Frank Boyd Credit: John Ulman
The Holler Sessions
From a motley radio studio, a DJ named Ray (Frank Boyd) delivers an irreverent, unapologetic love letter to jazz. This one-man show, written and performed by Boyd, was first seen at On the Boards last year before it scored a strong review in the New York Times when it played there. Now it’s at ACT Theatre’s Bullitt Cabaret where you’re invited to come hear Ray preach about Duke (Ellington) and Ella (Fitzgerald) and Louis (Armstrong) and this country’s shortcomings that includes a public education system that doesn’t acknowledge this most American art form. Preach, Ray, preach.
If you go: The Holler Sessions, ACT Theatre, through Sunday, $25. — F.D.
Cascadia Cheese Festival
Since Beechers opened its doors in 2003, the Puget Sound cheese scene has been burgeoning. Add to the list of excellent local, sustainability-focused cheesemakers, Tieton Farm & Creamery, Mt. Townsend Creamery, Kurtwood Farms, and Sunny Pine Farm, all of which will be present at the 7th Annual Cascadia Cheese Festival at Central Co-op (on East Madison Street in Seattle). Learn about and try cheeses from these local cheesemakers and attend one of the free, hour-long Basic Cheesemaking classes throughout the day. Don’t miss Kurtwood Farm’s Dinah’s Cheese, as gooey and memorable as the best French Camembert you’ve ever had. After going out front to admire and ogle the little goats present for the festival, head over to Little Uncle, whose new location recently landed it on Bon Appetit’s list of the top 50 New Restaurants in the country.
If you go: Cascadia Cheese Festival, Central Co-op, 11 a.m. to 4 p.m., free. — N.C.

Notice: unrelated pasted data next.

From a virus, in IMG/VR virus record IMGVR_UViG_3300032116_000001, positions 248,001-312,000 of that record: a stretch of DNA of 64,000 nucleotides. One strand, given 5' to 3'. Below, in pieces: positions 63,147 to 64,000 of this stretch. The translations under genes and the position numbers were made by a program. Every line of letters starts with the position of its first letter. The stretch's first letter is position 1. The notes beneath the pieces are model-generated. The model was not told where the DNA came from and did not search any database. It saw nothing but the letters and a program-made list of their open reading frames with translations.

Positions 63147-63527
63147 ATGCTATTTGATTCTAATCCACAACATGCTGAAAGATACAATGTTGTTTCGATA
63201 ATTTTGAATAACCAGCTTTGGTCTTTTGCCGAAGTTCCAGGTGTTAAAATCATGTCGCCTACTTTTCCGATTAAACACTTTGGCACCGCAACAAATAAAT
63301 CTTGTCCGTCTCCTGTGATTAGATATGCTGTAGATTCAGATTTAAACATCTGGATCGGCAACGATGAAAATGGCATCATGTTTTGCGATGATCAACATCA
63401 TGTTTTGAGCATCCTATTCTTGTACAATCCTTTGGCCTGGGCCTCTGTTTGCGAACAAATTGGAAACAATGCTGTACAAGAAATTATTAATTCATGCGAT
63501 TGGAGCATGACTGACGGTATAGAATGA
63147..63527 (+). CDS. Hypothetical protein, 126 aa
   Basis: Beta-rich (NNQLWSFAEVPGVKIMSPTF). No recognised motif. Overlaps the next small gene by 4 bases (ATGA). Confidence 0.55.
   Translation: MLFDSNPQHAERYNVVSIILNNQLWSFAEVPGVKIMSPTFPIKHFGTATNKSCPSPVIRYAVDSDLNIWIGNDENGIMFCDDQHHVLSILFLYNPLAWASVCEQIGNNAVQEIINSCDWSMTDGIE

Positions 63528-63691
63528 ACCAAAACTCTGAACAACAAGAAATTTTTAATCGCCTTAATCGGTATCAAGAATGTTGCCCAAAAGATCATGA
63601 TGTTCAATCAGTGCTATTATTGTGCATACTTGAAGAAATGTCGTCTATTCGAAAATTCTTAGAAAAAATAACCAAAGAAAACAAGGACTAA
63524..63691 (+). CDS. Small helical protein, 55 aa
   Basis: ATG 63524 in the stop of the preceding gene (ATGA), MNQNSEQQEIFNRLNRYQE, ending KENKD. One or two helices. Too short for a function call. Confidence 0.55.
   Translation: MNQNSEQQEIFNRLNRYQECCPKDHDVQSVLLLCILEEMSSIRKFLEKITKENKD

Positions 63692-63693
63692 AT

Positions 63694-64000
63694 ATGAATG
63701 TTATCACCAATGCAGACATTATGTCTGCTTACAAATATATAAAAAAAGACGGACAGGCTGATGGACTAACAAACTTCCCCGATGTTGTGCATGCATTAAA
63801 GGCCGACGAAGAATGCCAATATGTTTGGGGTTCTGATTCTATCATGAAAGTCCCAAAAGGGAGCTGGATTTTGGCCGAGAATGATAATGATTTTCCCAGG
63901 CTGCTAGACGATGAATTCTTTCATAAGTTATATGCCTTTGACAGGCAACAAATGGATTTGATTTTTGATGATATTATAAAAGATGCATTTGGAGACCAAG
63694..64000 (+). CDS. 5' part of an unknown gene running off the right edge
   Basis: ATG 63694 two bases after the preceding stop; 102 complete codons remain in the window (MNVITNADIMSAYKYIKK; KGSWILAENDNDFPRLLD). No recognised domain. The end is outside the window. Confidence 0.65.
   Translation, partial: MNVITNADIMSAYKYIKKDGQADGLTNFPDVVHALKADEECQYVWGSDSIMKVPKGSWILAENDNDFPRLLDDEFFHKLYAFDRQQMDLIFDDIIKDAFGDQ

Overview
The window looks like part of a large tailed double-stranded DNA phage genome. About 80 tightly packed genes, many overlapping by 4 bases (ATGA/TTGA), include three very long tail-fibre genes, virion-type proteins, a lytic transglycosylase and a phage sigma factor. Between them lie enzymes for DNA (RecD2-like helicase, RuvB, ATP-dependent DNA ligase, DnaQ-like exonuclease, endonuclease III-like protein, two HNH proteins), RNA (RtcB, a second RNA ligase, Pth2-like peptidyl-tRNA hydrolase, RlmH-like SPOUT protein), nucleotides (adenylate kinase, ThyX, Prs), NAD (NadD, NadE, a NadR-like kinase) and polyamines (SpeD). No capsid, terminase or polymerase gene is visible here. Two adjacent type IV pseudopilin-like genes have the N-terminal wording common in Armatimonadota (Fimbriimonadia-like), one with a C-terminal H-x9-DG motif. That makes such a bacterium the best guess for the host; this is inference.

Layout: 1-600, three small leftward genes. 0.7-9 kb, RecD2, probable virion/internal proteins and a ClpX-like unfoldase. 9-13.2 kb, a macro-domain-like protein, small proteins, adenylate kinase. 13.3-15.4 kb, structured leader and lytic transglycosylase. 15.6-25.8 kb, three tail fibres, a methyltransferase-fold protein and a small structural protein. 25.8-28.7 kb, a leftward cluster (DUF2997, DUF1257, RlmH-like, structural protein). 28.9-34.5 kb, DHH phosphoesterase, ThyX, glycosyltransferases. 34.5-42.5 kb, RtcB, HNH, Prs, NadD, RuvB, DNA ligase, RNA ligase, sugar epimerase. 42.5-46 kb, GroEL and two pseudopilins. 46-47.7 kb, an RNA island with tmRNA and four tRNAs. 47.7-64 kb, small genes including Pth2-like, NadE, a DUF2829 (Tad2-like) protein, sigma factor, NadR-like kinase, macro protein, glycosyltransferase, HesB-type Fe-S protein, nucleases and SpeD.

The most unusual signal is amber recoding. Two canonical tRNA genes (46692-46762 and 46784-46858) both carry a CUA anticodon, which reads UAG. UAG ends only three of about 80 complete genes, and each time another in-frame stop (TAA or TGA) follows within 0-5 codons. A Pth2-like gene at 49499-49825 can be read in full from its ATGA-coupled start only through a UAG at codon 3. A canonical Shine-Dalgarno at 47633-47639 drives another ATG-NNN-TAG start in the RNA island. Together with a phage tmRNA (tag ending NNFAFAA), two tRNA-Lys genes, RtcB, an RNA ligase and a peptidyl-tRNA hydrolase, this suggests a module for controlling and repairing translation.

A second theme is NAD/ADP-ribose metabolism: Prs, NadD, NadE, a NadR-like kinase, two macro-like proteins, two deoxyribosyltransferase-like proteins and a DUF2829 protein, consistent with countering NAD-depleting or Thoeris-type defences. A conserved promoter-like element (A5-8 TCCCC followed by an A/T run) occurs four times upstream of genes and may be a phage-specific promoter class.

Jeremy Enigk, Laura Gibson and Tomo Nakayama
Abbey Arts unveils a full-on Music is a Source of Being four show concert series in the grand, hallowed space that is St. Mark’s Cathedral. First up is Jeremy Enigk (who will be forever be known as “the godfather of emo”), the equally transportive Laura Gibson (who will be joined by the Passenger String Quartet) and the supremely talented Tomo Nakayama, whose voice deserves to be heard in such a sacred space. The concert producers want to create an experience that’s living-room comfortable: pillows, yoga mats, blankets are invited.
If you go: Jeremy Enigk, Laura Gibson and Tomo Nakayama, presented by Abbey Arts, St. Mark’s Cathedral, 8 p.m. Saturday, $18. — F.D.
Charles Burns’ Black Hole, published as a collection in 2005, is on the short list of comics that transcend audiences, garnering praise and appreciation within the comic world and beyond. If you’ve even paged through Burns work or seen one of his Believer covers, you’ll remember his style, dark in color and mood, distinguished by clean lines juxtaposed with storylines that are being eroded at the edges, giving way to insanity. Since graduating from Evergreen alongside Lynda Barry and Matt Groening in the 1970s, he’s been bringing his unique worldview and style to the world of comics. His latest project is the release of the trilogy X’ed Out, The Hive, and Sugar Skull , released in one volume as Last Look, which he’ll be discussing at Town Hall this Monday. If you can’t make this event, Burns will also be at Fantagraphics on Lake City Way on Saturday (6 p.m.).
If you go: Charles Burns, Town Hall, Monday, 7:30 p.m., $5. — N.C.
Little Brown Mushrooms
Seattle performance artist Alan Sutherland marries his passion for butoh (a type of Japanese modern dance) with his appreciation for fungi in his first large scale work about hallucinatory mushrooms. A whole host of additional local creatives are part of the show, billed as a hallucinatory dance/theater meditation. They include: Markeith Wiley, Crow Nishimura, Jennifer Zeyl and Vanessa Skantze. If this is anything like his 2013 work with Saint Genet–in which he buried himself under a pile of dirt for 3 hours before emerging–this should be a performance you’re going to have something to say about afterwards.
If you go: Little Brown Mushrooms, On the Boards, through Sunday, $25. — F.D.
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